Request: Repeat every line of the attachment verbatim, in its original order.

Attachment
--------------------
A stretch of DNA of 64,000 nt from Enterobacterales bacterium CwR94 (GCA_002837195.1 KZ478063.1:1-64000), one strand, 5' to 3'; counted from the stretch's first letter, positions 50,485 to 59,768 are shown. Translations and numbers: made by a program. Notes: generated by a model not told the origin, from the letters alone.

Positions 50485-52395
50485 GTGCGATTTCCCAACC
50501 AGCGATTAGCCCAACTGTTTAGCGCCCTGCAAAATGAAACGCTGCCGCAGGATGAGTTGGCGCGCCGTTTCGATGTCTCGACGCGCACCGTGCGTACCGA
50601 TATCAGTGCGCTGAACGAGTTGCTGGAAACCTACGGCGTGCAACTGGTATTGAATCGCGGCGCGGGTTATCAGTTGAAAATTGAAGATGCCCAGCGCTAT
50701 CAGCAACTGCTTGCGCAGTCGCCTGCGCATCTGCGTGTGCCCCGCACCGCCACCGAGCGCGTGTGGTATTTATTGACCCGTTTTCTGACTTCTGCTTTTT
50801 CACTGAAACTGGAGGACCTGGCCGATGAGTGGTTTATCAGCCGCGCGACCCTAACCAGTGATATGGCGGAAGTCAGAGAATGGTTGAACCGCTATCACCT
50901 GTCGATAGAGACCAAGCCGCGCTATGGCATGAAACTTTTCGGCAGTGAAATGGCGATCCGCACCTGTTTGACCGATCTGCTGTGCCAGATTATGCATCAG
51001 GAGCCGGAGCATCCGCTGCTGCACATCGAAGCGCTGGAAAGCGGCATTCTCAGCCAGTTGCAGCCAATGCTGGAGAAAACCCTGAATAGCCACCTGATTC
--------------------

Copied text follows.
A stretch of DNA of 64,000 nt from Enterobacterales bacterium CwR94 (GCA_002837195.1 KZ478063.1:1-64000), one strand, 5' to 3'; counted from the stretch's first letter, positions 50,485 to 59,768 are shown. Translations and numbers: made by a program. Notes: generated by a model not told the origin, from the letters alone.

Positions 50485-52395
50485 GTGCGATTTCCCAACC
50501 AGCGATTAGCCCAACTGTTTAGCGCCCTGCAAAATGAAACGCTGCCGCAGGATGAGTTGGCGCGCCGTTTCGATGTCTCGACGCGCACCGTGCGTACCGA
50601 TATCAGTGCGCTGAACGAGTTGCTGGAAACCTACGGCGTGCAACTGGTATTGAATCGCGGCGCGGGTTATCAGTTGAAAATTGAAGATGCCCAGCGCTAT
50701 CAGCAACTGCTTGCGCAGTCGCCTGCGCATCTGCGTGTGCCCCGCACCGCCACCGAGCGCGTGTGGTATTTATTGACCCGTTTTCTGACTTCTGCTTTTT
50801 CACTGAAACTGGAGGACCTGGCCGATGAGTGGTTTATCAGCCGCGCGACCCTAACCAGTGATATGGCGGAAGTCAGAGAATGGTTGAACCGCTATCACCT
50901 GTCGATAGAGACCAAGCCGCGCTATGGCATGAAACTTTTCGGCAGTGAAATGGCGATCCGCACCTGTTTGACCGATCTGCTGTGCCAGATTATGCATCAG
51001 GAGCCGGAGCATCCGCTGCTGCACATCGAAGCGCTGGAAAGCGGCATTCTCAGCCAGTTGCAGCCAATGCTGGAGAAAACCCTGAATAGCCACCTGATTC